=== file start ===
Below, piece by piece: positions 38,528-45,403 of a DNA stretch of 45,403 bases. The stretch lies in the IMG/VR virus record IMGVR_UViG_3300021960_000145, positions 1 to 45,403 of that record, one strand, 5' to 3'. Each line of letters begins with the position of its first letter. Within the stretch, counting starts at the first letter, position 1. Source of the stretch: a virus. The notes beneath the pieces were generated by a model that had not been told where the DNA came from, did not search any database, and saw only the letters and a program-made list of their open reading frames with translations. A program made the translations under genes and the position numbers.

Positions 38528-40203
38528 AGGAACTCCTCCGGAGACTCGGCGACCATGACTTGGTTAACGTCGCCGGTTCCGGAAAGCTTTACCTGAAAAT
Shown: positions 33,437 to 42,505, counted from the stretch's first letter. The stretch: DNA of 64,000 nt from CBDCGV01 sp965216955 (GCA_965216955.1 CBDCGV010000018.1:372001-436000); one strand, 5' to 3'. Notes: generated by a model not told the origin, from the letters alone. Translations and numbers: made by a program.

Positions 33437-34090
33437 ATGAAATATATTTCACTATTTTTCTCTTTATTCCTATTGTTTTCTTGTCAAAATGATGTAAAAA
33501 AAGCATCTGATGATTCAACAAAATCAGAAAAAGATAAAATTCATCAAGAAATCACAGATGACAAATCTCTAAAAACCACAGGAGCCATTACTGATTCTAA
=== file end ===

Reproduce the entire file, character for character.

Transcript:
Below, piece by piece: positions 38,528-45,403 of a DNA stretch of 45,403 bases. The stretch lies in the IMG/VR virus record IMGVR_UViG_3300021960_000145, positions 1 to 45,403 of that record, one strand, 5' to 3'. Each line of letters begins with the position of its first letter. Within the stretch, counting starts at the first letter, position 1. Source of the stretch: a virus. The notes beneath the pieces were generated by a model that had not been told where the DNA came from, did not search any database, and saw only the letters and a program-made list of their open reading frames with translations. A program made the translations under genes and the position numbers.

Positions 38528-40203
38528 AGGAACTCCTCCGGAGACTCGGCGACCATGACTTGGTTAACGTCGCCGGTTCCGGAAAGCTTTACCTGAAAAT
Shown: positions 33,437 to 42,505, counted from the stretch's first letter. The stretch: DNA of 64,000 nt from CBDCGV01 sp965216955 (GCA_965216955.1 CBDCGV010000018.1:372001-436000); one strand, 5' to 3'. Notes: generated by a model not told the origin, from the letters alone. Translations and numbers: made by a program.

Positions 33437-34090
33437 ATGAAATATATTTCACTATTTTTCTCTTTATTCCTATTGTTTTCTTGTCAAAATGATGTAAAAA
33501 AAGCATCTGATGATTCAACAAAATCAGAAAAAGATAAAATTCATCAAGAAATCACAGATGACAAATCTCTAAAAACCACAGGAGCCATTACTGATTCTAA